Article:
For most of us, magnets are those ordinary objects that affix life's memorabilia to the refrigerator. But according to a study by MIT, Harvard and Beth Israel Deaconess Medical Center scientists reported online at MSNBC, magnets can move our moral compass. Quite simply, the researchers found they could manipulate moral judgments using powerful magnetic fields on the brain.
"It's one thing to 'know' that we'll find morality in the brain," said Liane Young an MIT researcher and co-author of the study. "It's another to 'knock out' that brain area and change people's moral judgments."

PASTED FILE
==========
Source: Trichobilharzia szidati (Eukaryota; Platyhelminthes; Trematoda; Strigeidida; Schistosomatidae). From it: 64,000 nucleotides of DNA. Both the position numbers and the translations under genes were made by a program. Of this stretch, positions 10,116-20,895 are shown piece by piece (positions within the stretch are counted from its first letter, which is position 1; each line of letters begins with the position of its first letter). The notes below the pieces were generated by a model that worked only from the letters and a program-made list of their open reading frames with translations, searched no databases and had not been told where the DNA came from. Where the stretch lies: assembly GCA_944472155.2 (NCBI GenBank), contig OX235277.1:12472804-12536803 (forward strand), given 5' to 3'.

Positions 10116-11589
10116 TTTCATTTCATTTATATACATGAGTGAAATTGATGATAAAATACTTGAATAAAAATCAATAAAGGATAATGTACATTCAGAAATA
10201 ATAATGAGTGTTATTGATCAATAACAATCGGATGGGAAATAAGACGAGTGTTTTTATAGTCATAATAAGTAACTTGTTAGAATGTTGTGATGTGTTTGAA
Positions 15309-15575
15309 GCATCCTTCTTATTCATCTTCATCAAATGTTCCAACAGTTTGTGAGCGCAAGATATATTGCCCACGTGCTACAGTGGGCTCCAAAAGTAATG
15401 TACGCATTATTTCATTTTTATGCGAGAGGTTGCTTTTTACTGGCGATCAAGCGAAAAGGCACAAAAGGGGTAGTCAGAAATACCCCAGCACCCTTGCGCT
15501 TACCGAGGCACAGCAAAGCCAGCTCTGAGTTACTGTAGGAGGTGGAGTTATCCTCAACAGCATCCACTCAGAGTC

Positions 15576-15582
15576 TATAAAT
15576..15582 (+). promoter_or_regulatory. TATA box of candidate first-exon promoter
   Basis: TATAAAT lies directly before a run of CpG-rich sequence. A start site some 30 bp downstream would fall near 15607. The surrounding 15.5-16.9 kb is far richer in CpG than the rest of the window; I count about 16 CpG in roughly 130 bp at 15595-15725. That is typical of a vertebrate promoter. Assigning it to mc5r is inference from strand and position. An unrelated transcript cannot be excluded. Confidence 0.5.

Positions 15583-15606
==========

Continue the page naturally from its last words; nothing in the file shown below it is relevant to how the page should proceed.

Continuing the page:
For the purposes of the study, the scientists used functional magnetic resonance imaging, or a specialized MRI scan, to locate an area of the brain behind and above the ear known as the right temporoparietal junction (RTPJ) where moral judgments reside. The researchers asked 20 study subjects to read several dozen different stories about people who had good or bad intentions, which had a variety of results. While the stories were being read by the volunteers, scientists used a magnetic field to confuse the neurons with electrical impulses in the RTPJ part of the brain. The magnet muddled the moral thinking, making it difficult to interpret intent and focusing the subjects' attention on outcome, instead.
Young says that the influence was small, but still significant. "It's still striking to see such a change in such high level behavior as moral decision-making," she said. So, it seems that rocks beats scissors, paper beats rock and magnets knock out morality.
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